Back to Black by Amy Winehouse (2006) Amy Winehouse’s Grammy award-winning album is great to listen to. Her persona doesn’t match her voice; she sounds like ‘60s Motown. The different style has a lot to do with the production. She wrote or co-wrote all of the songs on the album. Read the Washington Post review of the album. Check out her website to listen to the CD, watch exclusive footage, and get more information on the artist.
Two Men with the Blues by Willie Nelson and Wynton Marsalis (2008) Two Men with the Blues is truly something special. Recorded on January 12 and 13, 2007, at Jazz at Lincoln Center, Willie Nelson and Wynton Marsalis, two of the most significant figures in modern-day country and jazz, stirred the sounds of New Orleans, Nashville, Austin and New York City into a joyous live performance of blues and standards. Try it – you'll like it!
Ultimate Grammy Collection—Classic R&B (2008) The Grammys are supposed to showcase the notable songs for the year. The nominees generally do represent the best of the best. If you crave hearing Aretha do “Respect,” Sam & Dave sing “Soul Man,” Otis Redding’s lament “(Sittin’ On) The Dock of the Bay,” then you are in for a treat because this CD has all that and more. Song after song brings back memories of the '60s and '70s powerhouse of music. The Commodores, Marvin Gaye, Donna Summer and the Isley Brothers are just a few of the artists featured. Released to celebrate the 50th Anniversary of the Grammy Awards, the collection features the best of R&B winners.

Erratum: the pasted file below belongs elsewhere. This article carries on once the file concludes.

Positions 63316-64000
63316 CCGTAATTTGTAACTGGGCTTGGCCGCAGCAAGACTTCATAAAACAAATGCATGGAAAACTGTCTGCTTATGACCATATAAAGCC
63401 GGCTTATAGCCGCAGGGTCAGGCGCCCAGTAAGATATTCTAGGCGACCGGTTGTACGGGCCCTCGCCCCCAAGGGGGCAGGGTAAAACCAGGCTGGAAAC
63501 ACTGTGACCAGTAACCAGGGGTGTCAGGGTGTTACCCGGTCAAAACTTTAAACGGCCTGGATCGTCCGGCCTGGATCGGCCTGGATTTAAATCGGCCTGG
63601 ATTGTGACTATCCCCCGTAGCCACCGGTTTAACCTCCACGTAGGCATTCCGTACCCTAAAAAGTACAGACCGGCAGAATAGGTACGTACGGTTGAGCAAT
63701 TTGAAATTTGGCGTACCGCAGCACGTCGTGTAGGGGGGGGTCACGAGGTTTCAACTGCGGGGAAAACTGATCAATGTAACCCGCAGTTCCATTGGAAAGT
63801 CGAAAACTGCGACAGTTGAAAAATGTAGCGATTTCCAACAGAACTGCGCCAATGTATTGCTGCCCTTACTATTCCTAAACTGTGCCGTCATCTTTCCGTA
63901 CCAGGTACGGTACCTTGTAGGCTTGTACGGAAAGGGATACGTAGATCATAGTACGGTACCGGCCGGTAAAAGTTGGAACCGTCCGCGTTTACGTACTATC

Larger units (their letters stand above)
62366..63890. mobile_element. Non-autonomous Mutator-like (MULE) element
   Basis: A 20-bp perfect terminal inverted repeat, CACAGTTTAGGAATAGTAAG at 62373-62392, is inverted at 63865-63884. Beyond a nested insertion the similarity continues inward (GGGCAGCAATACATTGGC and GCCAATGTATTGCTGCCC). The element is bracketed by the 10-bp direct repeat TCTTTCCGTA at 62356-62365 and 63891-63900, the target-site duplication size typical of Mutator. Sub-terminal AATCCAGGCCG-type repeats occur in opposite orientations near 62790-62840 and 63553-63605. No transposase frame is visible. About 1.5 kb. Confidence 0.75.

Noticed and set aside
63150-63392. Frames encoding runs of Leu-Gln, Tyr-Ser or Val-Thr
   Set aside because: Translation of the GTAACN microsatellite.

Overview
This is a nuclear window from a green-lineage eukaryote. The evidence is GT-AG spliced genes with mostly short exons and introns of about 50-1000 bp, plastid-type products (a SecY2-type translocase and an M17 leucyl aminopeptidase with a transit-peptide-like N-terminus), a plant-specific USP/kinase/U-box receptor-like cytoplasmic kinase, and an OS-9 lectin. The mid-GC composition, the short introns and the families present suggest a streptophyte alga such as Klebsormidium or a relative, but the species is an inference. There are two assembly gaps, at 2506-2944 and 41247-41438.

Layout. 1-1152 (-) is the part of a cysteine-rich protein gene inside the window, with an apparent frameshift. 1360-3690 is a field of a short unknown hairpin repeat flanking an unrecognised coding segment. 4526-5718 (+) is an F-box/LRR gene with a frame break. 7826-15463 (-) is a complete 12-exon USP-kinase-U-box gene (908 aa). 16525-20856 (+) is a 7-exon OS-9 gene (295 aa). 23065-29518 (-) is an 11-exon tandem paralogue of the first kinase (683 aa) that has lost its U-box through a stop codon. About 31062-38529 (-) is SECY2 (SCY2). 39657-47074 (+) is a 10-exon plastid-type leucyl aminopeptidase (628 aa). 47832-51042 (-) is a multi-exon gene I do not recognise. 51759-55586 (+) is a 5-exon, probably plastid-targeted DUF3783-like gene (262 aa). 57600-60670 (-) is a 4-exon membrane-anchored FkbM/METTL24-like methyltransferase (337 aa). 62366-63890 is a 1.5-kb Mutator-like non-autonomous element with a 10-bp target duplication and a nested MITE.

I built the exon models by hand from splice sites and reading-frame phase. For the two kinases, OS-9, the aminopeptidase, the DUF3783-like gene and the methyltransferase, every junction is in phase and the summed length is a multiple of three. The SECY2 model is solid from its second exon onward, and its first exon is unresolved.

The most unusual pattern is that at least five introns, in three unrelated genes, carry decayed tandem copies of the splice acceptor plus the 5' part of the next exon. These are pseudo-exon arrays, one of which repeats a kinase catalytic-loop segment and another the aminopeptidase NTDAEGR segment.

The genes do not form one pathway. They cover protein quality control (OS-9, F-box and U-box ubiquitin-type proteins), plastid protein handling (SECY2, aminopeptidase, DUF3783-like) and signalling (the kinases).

Trav'lin' Light by Queen Latifah (2007) Queen Latifah originally was known as a rapper, but I am pleased to say she has come a long way from rapping lyrics. In 2004, she recorded a collection of pop standards on the Dana Owens Album. In this album, she has expanded her vocal range and interpretation and given us some pre-rock songs that just sound so good. Full string and horn sections, Stevie Wonder featured on harmonica on the "Georgia Rose" track, and Queen Latifah’s laudable singing talent make this CD an enjoyable listening experience. Opening cut is “Poetry Man,” made famous by Phoebe Snow. Latifah gives it her own style and spin. Songs range from the 1920s all the way to the 2007 Hairspray musical “I Know Where I’ve Been.” For other information, check out an NPR Music interview with Queen Latifah or a New York Daily News review of the album.